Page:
Derry is a city and county in Northern Ireland with centuries of history to tell. Dating back to the 6th century, when a monastery was founded there, Derry was renamed ‘Londonderry’ in 1613 when King James I of England granted the city a royal charter.
The city’s name remains the subject of debate, with Irish nationalists and many locals typically favouring ‘Derry’ and some unionists – as well as the British government – using ‘Londonderry’ in formal contexts.
From the 1688 Siege of Derry to the 1972 Bloody Sunday massacre, the city has seen more than its fair share of conflict and unrest. Yet Derry boasts an array of insightful and important heritage sites which strive to preserve the city’s past.
Here are 8 of the best historic sites in Derry.
The Derry City Walls are a set of early 17th century defensive walls in Derry, and the only complete ones of their kind in Ireland. Built between 1613 and 1618, the purpose of the Derry City Walls was to protect the new English and Scottish settlers from attack, having moved to Ulster as part of the Plantation of Ulster. The English had taken Derry in 1600, thereafter calling it Londonderry, and were forced to begin fortifying it following the destruction of the town in 1608 during O’Doherty’s rebellion.
Today, visitors can embark on a tour of the Derry City Walls, and they are a great way to see the city and learn about its history. Along the walls, there are 22 restored cannons from the 16th, 17th, and 18th centuries, including the famous ‘Roaring Meg’, used during the 1689 Siege of Derry.
Downhill Demesne and Mussenden Temple are part of the 18th century estate that once belonged to the eccentric Earl-Bishop Frederick Hervey, overlooking the coast of County Derry, Northern Ireland. The house and temple overlook the picturesque Downhill and Benone Strands on the coast, and together they’re estimated to have cost £80,000 to build in the 1770s and 1780s. They were designed by the architect Michael Shanahan.
The grounds and temple are owned by the National Trust today – there are some gorgeous coastal trails, and Mussenden Temple remains an iconic beauty spot. Look out for the 17th century Hezlett House on the grounds: reportedly one of the oldest buildings in Northern Ireland, it gives a glimpse into the somewhat bleak realities of rural life. The coastal location can bring strong winds and adverse weather conditions, but there’s a café on-site to warm up.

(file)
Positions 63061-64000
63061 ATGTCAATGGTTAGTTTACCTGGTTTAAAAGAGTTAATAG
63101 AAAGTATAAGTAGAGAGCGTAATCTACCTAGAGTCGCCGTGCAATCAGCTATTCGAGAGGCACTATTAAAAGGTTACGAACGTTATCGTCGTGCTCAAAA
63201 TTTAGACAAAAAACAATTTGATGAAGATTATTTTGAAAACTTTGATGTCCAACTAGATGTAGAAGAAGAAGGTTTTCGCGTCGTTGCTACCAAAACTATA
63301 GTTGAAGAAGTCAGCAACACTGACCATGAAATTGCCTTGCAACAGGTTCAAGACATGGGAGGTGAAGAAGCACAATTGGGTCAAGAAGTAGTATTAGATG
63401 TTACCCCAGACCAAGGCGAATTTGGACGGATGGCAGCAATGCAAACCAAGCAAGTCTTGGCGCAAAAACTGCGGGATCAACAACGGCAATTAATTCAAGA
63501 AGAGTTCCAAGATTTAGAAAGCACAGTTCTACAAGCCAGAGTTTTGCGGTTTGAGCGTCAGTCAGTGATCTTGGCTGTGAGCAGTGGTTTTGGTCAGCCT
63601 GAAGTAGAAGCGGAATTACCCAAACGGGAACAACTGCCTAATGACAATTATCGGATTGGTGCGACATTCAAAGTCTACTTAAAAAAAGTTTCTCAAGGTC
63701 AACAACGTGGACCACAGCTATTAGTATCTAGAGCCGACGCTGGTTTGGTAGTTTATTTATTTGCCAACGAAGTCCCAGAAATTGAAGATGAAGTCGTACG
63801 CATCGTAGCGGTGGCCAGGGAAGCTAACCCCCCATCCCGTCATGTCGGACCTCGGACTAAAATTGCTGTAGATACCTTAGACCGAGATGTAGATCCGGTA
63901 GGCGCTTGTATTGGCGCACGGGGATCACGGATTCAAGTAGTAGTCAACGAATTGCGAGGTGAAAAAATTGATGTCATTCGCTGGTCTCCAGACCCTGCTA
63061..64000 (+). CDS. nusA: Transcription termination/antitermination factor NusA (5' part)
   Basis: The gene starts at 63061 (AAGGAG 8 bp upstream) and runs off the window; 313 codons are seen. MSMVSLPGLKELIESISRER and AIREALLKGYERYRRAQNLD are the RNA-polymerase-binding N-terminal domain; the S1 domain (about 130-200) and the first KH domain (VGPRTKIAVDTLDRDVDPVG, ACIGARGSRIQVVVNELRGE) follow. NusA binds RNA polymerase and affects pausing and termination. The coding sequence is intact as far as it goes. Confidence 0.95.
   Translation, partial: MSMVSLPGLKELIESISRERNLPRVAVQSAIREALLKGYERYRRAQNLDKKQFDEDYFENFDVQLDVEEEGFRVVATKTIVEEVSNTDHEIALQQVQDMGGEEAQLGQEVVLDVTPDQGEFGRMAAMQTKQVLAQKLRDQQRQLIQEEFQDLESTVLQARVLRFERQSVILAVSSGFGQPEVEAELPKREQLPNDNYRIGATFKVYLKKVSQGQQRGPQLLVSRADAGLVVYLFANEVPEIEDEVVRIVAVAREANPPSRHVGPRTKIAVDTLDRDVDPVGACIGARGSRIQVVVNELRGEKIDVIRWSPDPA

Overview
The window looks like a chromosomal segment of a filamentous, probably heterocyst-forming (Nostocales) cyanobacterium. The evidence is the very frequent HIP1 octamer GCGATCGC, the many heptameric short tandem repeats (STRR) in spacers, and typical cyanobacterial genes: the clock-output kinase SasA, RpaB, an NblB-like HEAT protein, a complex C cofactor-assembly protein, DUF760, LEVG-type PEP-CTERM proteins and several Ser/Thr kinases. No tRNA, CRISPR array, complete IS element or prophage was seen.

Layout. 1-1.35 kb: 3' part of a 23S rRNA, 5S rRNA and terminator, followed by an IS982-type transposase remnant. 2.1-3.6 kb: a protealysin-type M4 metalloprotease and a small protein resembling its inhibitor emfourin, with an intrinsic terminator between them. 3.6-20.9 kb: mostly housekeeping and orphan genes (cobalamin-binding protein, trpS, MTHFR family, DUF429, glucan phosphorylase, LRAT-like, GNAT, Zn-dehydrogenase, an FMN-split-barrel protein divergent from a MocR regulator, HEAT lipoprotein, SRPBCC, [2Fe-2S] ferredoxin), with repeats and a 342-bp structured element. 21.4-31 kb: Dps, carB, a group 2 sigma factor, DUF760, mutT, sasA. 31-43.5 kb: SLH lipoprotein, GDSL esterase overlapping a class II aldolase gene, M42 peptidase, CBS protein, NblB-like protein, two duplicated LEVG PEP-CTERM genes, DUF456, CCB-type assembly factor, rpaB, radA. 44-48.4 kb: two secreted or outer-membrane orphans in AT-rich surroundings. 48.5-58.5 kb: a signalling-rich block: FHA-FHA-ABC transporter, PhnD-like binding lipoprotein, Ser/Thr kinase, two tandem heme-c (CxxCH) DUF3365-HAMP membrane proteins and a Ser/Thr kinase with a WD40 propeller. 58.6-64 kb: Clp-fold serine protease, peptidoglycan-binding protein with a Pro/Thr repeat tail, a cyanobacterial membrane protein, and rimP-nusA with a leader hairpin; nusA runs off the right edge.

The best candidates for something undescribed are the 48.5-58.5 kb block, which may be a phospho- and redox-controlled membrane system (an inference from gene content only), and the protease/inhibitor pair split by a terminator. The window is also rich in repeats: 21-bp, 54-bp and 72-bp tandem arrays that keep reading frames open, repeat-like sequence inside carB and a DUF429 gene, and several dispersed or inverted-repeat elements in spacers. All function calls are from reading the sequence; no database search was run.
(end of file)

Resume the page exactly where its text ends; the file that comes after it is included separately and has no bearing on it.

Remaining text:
3. Derry Guildhall
The current rendition of the Derry Guildhall was completed in 1890, after its 17th-century predecessor was destroyed in the 1689 Siege of Derry. The glorious, grade A listed building was designed by John Guy Ferguson, while the clock tower was inspired by London’s Elizabeth Tower.
Today, the Guildhall houses meetings of the Derry City and Strabane District Council. It’s also open to the public: visitors can join guided tours of the historic structure. Don’t miss the organ, the great hall and the dazzling stained glass windows.
4. Tower Museum
The Tower Museum in Derry is an institution dedicated to preserving and sharing the local history of Derry and the surrounding area. Situated within Union Hall Place, just inside the old city walls, the Tower Museum has two permanent exhibits: The Story of Derry (detailing the city’s turbulent history) and An Armada Shipwreck – La Trinidad Valencera) exploring the story of a local Spanish Armada shipwreck.
Be sure to visit the viewing platform at the top of the tower for views across the city.
5. St Columb's Cathedral
Situated within the old city walls of Derry, St Columb’s Cathedral is a Church of Ireland structure built in the first half of the 17th century. Its 16th-century predecessor, which sat at the same site, was destroyed during the Nine Years’ War.
Consecrated in 1633, St Columb’s is designed in the Gothic style, while its construction was overseen by Londoner William Parratt. It remains an active place of worship to this day.
6. Apprentice Boys Memorial Hall
The Apprentice Boys Memorial Hall was opened in 1877, in memory of the 13 apprentice boys who closed Derry’s city gates in 1688 to shut out roughly 12,000 Jacobite soldiers during the Siege of Derry. The building was expanded in 1937, with the new quarters crowned in memory of those who died during World War One.
The hall now serves as the official headquarters of the Apprentice Boys of Derry, a fraternal Protestant society centred in the city but with roughly 10,000 members worldwide. It’s also home to the Siege Museum and Exhibition, which details the 1688 siege.
7. Museum of Free Derry
The Museum of Free Derry was opened in 2007 to document the ‘Free Derry’ years – 1968-1972 – when Irish nationalists declared portions of the city autonomous as a way of avoiding discrimination from the largely Protestant, unionist government and police force.
The museum documents the community’s struggle for rights, and is housed in a former housing estate in Glenfada Park. In 1972, that very estate bore witness to the Bloody Sunday – or Bogside – massacre, in which British paratroopers shot and killed 14 unarmed civilians.
8. Bloody Sunday Memorial
The Bloody Sunday Memorial in Derry is an obelisk constructed in memory of the 14 civilians who were shot and killed by British paratroopers on 30 January 1972. In total, 26 unarmed civilians were shot during a protest march in the Bogside area of the city.
The memorial, a simple obelisk adorned with the names of the victims, was erected two years later, on 26 January 1974.